Writing Development and Education Standards in Cross-national Perspective
- Tuesday 8 May 2018
2311 BD Leiden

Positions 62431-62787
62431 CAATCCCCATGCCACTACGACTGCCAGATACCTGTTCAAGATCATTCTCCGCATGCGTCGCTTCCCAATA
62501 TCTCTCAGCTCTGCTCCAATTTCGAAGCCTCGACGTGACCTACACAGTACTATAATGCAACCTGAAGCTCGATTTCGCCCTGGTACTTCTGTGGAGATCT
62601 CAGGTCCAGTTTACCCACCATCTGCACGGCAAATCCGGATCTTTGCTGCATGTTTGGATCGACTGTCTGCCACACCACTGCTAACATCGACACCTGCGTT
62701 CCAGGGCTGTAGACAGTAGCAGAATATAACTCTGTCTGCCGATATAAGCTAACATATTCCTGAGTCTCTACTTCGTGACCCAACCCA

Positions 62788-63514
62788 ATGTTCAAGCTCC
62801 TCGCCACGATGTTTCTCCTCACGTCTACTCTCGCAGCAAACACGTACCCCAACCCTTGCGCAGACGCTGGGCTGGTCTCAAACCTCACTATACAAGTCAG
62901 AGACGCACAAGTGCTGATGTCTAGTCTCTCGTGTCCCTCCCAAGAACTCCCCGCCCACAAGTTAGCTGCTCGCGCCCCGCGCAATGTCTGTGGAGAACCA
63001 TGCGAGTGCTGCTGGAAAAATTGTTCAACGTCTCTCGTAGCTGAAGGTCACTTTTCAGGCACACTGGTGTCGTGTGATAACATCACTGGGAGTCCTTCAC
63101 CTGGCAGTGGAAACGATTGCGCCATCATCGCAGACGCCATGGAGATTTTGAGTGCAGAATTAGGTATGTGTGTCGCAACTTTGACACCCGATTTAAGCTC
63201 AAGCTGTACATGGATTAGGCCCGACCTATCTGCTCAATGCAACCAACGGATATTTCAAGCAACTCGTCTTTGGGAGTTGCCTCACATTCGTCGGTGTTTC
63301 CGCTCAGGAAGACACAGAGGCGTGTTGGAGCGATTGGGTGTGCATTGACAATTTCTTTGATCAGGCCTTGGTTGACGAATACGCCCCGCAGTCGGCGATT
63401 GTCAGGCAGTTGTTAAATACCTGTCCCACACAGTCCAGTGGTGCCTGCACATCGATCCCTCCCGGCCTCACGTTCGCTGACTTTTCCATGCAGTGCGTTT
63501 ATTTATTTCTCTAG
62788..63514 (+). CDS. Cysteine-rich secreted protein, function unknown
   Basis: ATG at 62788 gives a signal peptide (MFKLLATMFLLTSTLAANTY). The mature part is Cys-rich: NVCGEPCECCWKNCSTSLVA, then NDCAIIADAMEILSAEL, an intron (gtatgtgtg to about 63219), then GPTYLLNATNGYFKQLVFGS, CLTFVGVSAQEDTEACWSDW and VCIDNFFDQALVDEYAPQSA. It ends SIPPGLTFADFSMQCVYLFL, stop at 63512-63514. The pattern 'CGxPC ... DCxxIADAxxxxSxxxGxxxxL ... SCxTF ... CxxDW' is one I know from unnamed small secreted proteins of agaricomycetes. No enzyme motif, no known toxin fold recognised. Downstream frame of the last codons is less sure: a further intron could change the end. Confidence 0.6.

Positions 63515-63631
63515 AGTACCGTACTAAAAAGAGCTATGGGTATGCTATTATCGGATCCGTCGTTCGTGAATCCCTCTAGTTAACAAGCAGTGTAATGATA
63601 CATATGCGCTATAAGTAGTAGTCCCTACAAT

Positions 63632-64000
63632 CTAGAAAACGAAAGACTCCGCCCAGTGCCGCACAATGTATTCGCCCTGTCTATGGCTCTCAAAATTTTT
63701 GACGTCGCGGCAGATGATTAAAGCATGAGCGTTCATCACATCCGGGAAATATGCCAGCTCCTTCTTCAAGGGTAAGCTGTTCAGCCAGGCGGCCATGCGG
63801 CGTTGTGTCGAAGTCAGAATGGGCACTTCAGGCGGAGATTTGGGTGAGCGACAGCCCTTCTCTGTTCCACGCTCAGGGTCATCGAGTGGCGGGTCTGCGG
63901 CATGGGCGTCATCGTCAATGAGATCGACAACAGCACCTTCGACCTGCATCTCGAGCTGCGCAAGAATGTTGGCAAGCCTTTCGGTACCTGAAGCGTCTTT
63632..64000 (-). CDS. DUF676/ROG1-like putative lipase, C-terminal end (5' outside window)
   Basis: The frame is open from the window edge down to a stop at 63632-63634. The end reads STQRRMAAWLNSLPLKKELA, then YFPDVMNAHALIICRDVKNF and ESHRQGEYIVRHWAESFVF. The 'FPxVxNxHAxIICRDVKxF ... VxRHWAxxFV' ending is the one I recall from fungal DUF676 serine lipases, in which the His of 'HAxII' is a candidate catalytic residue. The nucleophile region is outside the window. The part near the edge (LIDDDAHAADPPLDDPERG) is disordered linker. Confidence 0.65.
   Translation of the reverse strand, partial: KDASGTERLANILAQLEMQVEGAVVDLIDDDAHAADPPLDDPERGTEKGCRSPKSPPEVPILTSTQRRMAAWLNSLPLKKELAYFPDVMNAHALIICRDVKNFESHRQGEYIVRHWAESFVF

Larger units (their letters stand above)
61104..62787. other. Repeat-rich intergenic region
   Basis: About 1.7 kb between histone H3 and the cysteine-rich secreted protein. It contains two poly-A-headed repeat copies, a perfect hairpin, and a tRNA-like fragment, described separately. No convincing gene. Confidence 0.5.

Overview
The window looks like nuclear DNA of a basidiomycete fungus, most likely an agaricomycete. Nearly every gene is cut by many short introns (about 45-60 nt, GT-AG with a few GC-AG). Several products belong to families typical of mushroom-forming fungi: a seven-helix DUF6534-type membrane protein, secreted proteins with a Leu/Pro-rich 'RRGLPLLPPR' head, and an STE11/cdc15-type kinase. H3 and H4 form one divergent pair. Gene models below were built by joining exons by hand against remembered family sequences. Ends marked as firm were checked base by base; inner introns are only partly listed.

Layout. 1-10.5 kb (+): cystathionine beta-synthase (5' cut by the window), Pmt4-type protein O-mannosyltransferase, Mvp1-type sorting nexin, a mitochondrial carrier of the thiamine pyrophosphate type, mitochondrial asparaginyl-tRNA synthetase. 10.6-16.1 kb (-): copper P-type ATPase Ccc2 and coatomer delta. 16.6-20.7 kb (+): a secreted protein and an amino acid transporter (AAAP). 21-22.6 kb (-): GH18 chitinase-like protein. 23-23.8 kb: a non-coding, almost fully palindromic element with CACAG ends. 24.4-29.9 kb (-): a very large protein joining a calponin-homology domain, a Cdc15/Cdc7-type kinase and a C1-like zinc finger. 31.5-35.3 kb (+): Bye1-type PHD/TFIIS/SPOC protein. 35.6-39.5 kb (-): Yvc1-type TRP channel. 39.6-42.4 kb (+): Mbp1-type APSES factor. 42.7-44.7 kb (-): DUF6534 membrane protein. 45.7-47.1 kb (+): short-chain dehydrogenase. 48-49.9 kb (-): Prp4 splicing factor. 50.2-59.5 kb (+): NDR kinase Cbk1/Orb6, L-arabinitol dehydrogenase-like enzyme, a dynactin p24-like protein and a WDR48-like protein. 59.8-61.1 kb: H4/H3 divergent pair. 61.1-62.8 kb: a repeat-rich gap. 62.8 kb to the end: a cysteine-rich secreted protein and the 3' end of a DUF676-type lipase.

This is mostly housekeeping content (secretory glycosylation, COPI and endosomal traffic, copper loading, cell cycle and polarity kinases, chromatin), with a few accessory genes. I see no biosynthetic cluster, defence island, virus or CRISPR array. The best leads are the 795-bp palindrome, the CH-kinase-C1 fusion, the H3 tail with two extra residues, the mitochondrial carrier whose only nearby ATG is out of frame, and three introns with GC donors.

The importance of writing ability for academic and career advancement is increasingly a focus of education research and policy globally. In response to concerns regarding students’ writing skills (e.g., National Commission on Writing, 2003; 2005; Norwegian Directorate for Education and Training, 2013), policymakers and curriculum designers have begun placing more emphasis on writing in nationwide academic standards (European Commission/EACEA/Eurydice, 2012; National Governors Association Center for Best Practices & Council of Chief State School Officers, 2010). However, given the complexity of writing development as a contextual as well as an “individualistic and variable” activity (Graham, Harris, Kiuhara, and Fishman, 2017), representing the development of writing competence in standards that vary by grade level is challenging, and little is known regarding how educational systems vary in approaching this challenge. In response to calls for more worldwide writing research (Graham and Rijlaardsam, 2014), we undertake a cross-national examination of writing standards with the aim of informing policymakers, those in charge of the research and development of writing standards, and researchers interested in writing development, by comparing how three educational systems (in Denmark, Norway, and the US) have represented writing development in curricular standards. To that end, we ask, 1) How are grade-level distinctions articulated in standards for writing? 2) How are the developmental frameworks implicated in these distinctions related to theory and research on writing development? 3) How do these frameworks for writing development vary across educational systems?